Big wins give Sanders a boost

It was a big day for presidential hopeful Bernie SandersBernie SandersDeVos knocks free college push as 'socialist takeover of higher education' The Hill's 12:30 Report — Presented by Capital One — Giuliani denies discussing preemptive pardon with Trump Manchin: Ocasio-Cortez 'more active on Twitter than anything else' MORE out West, where he crushed opponent Hillary ClintonHillary Diane Rodham ClintonTrump has discussed possible pardons for three eldest children, Kushner: report McCaskill: 'Hypocrisy' for GOP to target Biden nominee's tweets after Trump Biden budget pick sparks battle with GOP Senate MORE in three Democratic contests Saturday. 

Sanders easily won caucuses in Alaska, Washington and Hawaii, grabbing a majority of the 142 pledged delegates in those states.


Fresh off projections that he won Alaska and Washington, Sanders told supporters at a rally in Wisconsin he has the momentum to win the Democratic nomination. 

“Don’t let anybody tell you we can’t win the nomination or win the general election,” he said, amid cheers of “we believe that we will win” from the audience. “We’re going to do both of those things.”

Sanders swept Washington, the biggest prize of the day with 101 delegates up for grabs. With 93 percent of precincts reporting, Sanders held about 72 percent of the vote.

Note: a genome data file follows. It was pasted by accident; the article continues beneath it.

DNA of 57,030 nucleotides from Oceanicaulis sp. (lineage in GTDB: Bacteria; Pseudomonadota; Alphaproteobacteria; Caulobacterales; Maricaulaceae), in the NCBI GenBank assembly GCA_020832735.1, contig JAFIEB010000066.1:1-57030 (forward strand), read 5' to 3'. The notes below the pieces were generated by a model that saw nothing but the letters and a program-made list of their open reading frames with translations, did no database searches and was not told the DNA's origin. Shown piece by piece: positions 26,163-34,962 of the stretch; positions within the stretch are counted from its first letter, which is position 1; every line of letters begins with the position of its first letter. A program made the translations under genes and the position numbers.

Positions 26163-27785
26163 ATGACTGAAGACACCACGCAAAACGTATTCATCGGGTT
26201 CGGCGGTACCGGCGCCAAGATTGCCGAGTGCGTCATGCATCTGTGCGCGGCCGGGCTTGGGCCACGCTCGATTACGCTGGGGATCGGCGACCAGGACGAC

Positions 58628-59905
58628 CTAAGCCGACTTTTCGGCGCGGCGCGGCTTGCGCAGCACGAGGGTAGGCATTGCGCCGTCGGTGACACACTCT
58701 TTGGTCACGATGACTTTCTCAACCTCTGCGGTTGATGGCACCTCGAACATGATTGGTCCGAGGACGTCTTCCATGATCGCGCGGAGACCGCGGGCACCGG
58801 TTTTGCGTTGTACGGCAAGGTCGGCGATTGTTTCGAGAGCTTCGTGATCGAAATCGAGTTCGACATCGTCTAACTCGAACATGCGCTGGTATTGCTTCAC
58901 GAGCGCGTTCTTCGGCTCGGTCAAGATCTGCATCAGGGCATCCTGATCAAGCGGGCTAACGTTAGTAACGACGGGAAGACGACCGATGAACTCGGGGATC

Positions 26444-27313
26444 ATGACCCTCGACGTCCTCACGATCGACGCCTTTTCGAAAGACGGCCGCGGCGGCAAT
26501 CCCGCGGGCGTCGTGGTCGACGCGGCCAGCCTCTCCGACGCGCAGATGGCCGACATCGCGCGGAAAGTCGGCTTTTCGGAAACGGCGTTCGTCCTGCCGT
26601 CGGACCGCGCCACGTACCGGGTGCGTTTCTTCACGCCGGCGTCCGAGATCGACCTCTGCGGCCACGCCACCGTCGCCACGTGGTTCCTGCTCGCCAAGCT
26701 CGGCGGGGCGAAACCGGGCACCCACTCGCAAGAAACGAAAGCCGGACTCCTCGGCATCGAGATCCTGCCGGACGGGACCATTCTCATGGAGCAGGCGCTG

In Alaska, with 100 percent of precincts reporting, Sanders won 80 percent of the vote. He will take 13 of the state's 16 delegates, according to the AP.

With 87.8 percent reporting in Hawaii, Sanders had 70.6 percent, the news service reported, winning a majority of the state's 25 delegates.

Sanders has said he sees a path to the Democratic nomination through the West Coast and has spent the last week campaigning there, even skipping the annual AIPAC conference in Washington.

While he still lags substantially behind Clinton in the delegate count, the momentum from the Saturday sweep could benefit Sanders as the candidates move toward April’s hotly contested Wisconsin primary.

Clinton and Sanders are neck-and-neck in that state, with Clinton leading by 6 points, according to an Emerson College poll released last Wednesday. The poll puts the former secretary of State up with 50 percent to Sanders’s 44 percent, with 5 percent undecided.

Before Saturday’s contests, Clinton had 1,223 pledged delegates with Sanders at 920. Clinton also has the support of 468 super delegates, while the Vermont senator has 29. 

But a victory in Wisconsin could further bolster Sanders, where there are 86 pledged delegates up for grabs. 

“We are making significant inroads in Secretary Clinton’s lead, and we have, with your support coming here in Wisconsin, we have a path toward victory,” Sanders said. 

Updated on March 27 at 5:39 a.m.